“When I finished my studies”, explains Mulder, “I dedicated myself to the business world where little by little I lost contact with photography until at the end of an important stage of my business life I decided to take pictures again. From that moment I dedicated myself to creating a photography school, today the Image Center in Lima, so that, as I did years ago, young people can develop their artistic and technical skills. I also discovered the pleasure of collecting photography from artists, both consecrated and young, from all over the world.”
The Photography Collection Jan Mulder, from Lima, began in 2002 as an investigation into the richness of the images produced in the field of visual creation in this medium, taken in all its variety. The orientation of the Collection has been international from the beginning, keeping an eye on, consistently, both contemporary works and vintage copies. The preference has been on the side of authors and works from Latin American countries, especially those of South America. It is rich in images of Peru, but also in examples of French photography from different periods, through authors and themes that masterfully reflect the dawn of modernity, already evident in the mid-nineteenth century.
Alejandro Castellote (Madrid, 1959) was from 1985 to 1996 responsible for the Photography Area of the Círculo de Bellas Artes de Madrid; he has been artistic director of the PhotoEspaña international photography festival in its first three editions and curator of Getxophoto in Bilbao (2007-2009). He has also worked at Editorial Lunwerg, where he published MAPAS ABIERTOS – Latin American Photography 1991-2002, and has been an advisor to the Ivory Press C Photo Magazine. In 2013 he directed the project Spain through Photography 1839-2010 (book and exhibition) for the MAPFRE Foundation. He has curated photography exhibitions around the world such as at the Venice Architecture Biennale, the Musée du Quai Branly in Paris or at the Daegu Biennials in South Korea, Chongqing and Guangzhou, in China. From 2014 to 2016 he was director of the Latin American Master of Contemporary Photography -MALDEFOCO- in the Image Center of Lima.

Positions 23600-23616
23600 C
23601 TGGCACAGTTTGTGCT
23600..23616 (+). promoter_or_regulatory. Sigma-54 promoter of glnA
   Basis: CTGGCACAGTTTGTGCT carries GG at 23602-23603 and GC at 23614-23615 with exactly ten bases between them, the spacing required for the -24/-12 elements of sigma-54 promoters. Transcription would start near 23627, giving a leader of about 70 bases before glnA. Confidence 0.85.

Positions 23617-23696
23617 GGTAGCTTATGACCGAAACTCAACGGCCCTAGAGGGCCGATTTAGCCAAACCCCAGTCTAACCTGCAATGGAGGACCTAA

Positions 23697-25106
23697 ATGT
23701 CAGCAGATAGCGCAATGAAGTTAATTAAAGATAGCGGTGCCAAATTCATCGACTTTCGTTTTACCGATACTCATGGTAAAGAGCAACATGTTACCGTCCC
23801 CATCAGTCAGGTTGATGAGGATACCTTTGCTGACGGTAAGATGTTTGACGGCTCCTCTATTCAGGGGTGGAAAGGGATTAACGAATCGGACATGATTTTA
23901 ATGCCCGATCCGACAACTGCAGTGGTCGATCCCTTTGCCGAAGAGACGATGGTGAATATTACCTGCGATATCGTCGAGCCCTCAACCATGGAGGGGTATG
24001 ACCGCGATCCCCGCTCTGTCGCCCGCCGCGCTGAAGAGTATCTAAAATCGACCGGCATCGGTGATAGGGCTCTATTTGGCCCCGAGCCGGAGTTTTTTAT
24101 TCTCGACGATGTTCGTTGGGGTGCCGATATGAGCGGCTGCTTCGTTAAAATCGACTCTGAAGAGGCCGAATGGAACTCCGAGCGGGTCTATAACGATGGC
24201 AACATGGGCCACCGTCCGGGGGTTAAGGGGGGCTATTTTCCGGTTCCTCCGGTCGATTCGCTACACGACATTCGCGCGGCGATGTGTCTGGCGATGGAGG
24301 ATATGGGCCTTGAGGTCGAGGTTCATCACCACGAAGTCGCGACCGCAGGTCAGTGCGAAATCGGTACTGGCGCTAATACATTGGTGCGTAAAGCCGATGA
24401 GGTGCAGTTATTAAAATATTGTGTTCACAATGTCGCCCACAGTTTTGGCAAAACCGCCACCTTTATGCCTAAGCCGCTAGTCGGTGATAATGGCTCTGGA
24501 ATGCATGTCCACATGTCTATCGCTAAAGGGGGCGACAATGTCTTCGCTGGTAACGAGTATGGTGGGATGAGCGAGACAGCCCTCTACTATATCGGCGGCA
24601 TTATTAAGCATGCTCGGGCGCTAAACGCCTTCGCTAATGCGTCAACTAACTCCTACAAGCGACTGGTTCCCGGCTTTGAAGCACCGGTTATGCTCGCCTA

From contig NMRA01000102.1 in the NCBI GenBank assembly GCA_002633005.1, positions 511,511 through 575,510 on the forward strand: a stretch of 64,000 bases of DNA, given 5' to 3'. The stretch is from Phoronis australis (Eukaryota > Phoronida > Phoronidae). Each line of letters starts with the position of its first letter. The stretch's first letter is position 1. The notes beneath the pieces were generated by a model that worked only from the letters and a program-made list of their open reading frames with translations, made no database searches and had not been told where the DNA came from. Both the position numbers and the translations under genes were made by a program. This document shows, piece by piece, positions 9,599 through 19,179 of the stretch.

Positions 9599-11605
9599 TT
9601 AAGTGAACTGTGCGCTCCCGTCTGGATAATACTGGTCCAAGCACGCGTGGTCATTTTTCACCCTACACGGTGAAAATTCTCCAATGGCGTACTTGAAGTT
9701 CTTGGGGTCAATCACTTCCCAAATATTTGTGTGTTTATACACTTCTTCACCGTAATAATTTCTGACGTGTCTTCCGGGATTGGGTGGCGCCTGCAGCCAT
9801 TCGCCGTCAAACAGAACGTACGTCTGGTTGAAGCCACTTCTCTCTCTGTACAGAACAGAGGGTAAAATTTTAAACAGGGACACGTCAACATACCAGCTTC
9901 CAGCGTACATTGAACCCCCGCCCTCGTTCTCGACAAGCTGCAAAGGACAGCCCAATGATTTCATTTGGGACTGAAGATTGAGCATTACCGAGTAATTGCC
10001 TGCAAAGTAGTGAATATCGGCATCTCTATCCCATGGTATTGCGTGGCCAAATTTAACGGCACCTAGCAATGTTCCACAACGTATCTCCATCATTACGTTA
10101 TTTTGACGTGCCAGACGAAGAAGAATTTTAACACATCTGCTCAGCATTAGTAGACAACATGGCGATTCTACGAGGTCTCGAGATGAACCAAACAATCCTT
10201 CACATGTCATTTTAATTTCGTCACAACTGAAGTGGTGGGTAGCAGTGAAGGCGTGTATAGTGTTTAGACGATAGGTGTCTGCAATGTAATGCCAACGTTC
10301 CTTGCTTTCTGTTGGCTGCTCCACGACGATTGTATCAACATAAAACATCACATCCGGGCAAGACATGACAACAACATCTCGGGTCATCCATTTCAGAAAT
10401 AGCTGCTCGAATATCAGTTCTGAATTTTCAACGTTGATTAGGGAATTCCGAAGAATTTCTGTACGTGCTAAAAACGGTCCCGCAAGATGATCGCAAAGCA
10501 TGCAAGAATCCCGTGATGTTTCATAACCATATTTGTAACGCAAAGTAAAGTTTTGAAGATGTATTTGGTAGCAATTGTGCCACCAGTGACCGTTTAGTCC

The 38th edition of ARCOmadrid, International Contemporary Art Fair, organised by IFEMA will be held from 27 February to 3 March and has as main novelty the participation of Peru as a Guest Country and its projection in the Spanish capital through various initiatives in the main museums and art centres around the city. ARCOmadrid 2019 will bring together a total of 205 galleries from 31 countries, with a program that will focus on the quality and uniqueness of the artist, promoting the exploration of new talents and contents for collectors and professionals.
Peru is the guest country of this edition. 24 Peruvian artists, represented by galleries from different countries, have been selected by Sharon Lerner – contemporary art curator of the Lima Art Museum – to participate in the program ‘Peru en ARCO’. Besides, the artistic scene of the country will be reflected in the conversations of the Peru Forum and the exhibitions in Madrid, which coordinated by Fietta Jarque – art journalist and independent curator – will extend a vision of the country’s plastic culture in its various facets. All this will allow to analyse its excellent artists and offer a vision of galleries, collecting, curating and criticism in this country.
‘Strata of a landscape’ runs from 21 February to 27 March 2019 at Casa de América Marqués del Duero 2, 28014 Madrid and the entry is free.
Opening hours: From Monday to Friday from 11.00 to 19.30. Saturdays from 11.00 to 15.00. Sundays and holidays closed.